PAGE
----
Because Stardust used up so many of Nelson's very favorite songs, and many of the most obvious choices from the Tin Pan Alley canon, any subsequent standards set is bound to have a less star-studded lineup of tunes, and thus suffer in comparison to the sparkling Stardust. Yet Nelson's singing, with his unpredictable phrasing turns and well-known ability to jump in just ahead of the beat, still make American Classic an essential listen. He's so low-key that his vocal strengths aren't immediately apparent, but in an equally low-key, slow-paced session like this, close listening allows the richness to rise from the laser's work.

Although Nelson's singing has always been eccentric but aglow, age has given his voice a lower, burnished quality that accentuates the man's manifest spirituality. While not technically accomplished, his vocals have instant soul and prove yet again that strange truism that you don't have to have a great voice to be a great singer. His anima and his 50 years' experience as a singer, have together taught him to emphasize words, holding on to some longer than others, and also to use, to spectacular advantage, that most Willie of all vocal tendencies: the descending line that quickly trails off. It's with that last quality that he so often puts his distinctive stamp on a tune, no matter how many other un-toppable versions exist. Take "Fly Me to the Moon," for example. Inexorably associated with Frank Sinatra, here it takes on an entirely new hue, thanks in part to a Hammond B-3 (always Willie's best accompanying instrument) and the way he makes the lines his own. On the second verse he takes the first line into a quick descent, "Fill my heart with song," before pulling up to linger over the last three words of the line "and let me sing forever more."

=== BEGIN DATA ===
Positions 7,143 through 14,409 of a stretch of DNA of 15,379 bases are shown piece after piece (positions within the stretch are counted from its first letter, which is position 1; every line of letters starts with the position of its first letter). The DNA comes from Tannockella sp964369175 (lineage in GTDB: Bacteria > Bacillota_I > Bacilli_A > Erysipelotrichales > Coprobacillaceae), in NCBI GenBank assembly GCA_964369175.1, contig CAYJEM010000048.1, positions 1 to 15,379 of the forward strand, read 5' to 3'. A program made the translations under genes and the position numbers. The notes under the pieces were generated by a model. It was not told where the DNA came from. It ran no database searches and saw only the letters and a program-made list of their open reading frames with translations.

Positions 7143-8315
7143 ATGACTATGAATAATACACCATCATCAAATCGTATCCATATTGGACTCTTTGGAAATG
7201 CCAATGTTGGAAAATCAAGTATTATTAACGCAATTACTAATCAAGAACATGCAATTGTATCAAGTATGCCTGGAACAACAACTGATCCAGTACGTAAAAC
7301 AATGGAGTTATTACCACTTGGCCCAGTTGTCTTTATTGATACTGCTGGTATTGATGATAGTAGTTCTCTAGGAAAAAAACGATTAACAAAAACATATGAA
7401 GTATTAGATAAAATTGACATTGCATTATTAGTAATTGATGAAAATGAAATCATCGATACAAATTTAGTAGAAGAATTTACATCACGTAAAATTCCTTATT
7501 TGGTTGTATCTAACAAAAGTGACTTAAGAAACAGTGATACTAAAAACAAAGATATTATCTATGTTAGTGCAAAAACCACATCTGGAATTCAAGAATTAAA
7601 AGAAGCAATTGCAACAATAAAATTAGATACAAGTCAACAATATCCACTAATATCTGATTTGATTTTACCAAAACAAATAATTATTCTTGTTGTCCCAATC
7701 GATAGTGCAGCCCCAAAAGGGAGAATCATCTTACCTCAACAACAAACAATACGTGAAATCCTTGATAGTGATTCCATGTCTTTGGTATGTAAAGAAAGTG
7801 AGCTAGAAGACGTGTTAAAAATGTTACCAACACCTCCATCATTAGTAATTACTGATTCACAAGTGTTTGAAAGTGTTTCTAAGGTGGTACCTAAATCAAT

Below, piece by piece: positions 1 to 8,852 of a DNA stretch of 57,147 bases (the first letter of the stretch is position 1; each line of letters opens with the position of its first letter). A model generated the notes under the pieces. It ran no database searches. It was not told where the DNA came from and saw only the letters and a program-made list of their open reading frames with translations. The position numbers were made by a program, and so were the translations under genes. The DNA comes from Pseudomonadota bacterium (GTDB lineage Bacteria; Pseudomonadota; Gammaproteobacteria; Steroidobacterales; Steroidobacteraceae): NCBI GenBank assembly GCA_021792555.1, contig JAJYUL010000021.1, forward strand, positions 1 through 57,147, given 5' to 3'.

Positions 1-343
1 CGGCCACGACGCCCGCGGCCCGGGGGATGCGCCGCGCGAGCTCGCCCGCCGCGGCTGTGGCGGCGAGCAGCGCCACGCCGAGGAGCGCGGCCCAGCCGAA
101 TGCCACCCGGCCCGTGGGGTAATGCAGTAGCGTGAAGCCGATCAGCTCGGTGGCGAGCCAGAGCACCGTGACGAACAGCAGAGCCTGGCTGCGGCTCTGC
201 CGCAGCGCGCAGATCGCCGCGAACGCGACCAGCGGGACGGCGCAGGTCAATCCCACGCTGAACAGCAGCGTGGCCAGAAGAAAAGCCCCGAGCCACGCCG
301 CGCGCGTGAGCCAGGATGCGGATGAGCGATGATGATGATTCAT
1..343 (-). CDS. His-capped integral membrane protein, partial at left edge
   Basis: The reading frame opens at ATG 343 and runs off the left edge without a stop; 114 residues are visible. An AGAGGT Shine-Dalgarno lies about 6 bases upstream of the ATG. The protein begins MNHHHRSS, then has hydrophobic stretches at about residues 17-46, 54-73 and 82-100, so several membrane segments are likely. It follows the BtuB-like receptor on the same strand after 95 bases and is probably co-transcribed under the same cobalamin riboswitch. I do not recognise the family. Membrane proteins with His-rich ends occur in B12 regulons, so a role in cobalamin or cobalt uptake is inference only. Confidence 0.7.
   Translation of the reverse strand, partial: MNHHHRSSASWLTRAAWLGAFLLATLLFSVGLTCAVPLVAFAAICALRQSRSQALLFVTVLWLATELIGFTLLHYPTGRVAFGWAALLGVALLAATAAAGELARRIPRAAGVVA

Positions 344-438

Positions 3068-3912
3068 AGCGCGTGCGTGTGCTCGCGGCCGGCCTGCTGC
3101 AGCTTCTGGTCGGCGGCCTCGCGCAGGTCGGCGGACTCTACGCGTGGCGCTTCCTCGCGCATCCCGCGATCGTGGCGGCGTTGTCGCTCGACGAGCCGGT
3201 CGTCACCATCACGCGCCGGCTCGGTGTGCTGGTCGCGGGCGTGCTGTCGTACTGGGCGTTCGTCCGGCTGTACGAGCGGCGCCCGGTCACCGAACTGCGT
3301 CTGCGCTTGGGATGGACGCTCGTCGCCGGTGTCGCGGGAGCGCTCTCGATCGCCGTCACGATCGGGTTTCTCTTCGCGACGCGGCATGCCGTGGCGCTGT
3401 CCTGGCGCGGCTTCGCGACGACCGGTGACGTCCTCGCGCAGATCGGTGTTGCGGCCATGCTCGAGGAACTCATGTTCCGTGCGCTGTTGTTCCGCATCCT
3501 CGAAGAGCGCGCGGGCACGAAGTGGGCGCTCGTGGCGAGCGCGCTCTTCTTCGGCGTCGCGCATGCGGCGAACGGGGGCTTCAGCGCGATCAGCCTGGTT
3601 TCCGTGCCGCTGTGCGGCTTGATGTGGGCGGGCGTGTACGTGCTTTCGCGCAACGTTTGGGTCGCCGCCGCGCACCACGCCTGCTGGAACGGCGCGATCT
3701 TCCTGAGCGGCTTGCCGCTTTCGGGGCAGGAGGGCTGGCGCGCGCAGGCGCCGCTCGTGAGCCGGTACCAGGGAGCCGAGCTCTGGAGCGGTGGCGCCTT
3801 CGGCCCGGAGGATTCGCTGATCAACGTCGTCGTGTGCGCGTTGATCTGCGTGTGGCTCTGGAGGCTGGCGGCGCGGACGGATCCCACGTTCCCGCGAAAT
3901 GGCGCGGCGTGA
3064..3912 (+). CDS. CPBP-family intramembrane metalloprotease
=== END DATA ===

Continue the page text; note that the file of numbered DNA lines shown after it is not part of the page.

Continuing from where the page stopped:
The finest performance here is Nelson's exuberant cruise through the Fats Waller classic "Ain't Misbehavin'." Again led by the organ, Willie wends his beautiful way through the tune, emphasizing those adoring sentiments of staying home, "just me and my radio," eschewing temptation while "saving all my love for you." It's another gorgeous example of why Nelson has transcended genres and foiled any easy categorization of his talent.

Because American Classic is a fall 2009 release, a holiday tune, the old call-and-response Dean Martin chestnut "Baby, It's Cold Outside" made it onto the record, with Norah Jones singing the part of reluctant visitor. The duet never quite catches fire, but there are moments when Jones's playfulness and Willie's humorous lothario tone make for an effective performance.

And speaking of duets, Diana Krall, who's sung with Nelson before—there's a YouTube performance of her and husband Elvis Costello singing "Crazy" with Nelson that's worth a look—returns for a nuanced intertwining on "If I Had You." The set ends with Nelson revisiting a hit from earlier in his career, "Always On My Mind."

In an era of auto tuners, a hits first mentality, and manufactured celebrity, Willie Nelson exudes and excels at being real. He is truly an American classic.—Robert Baird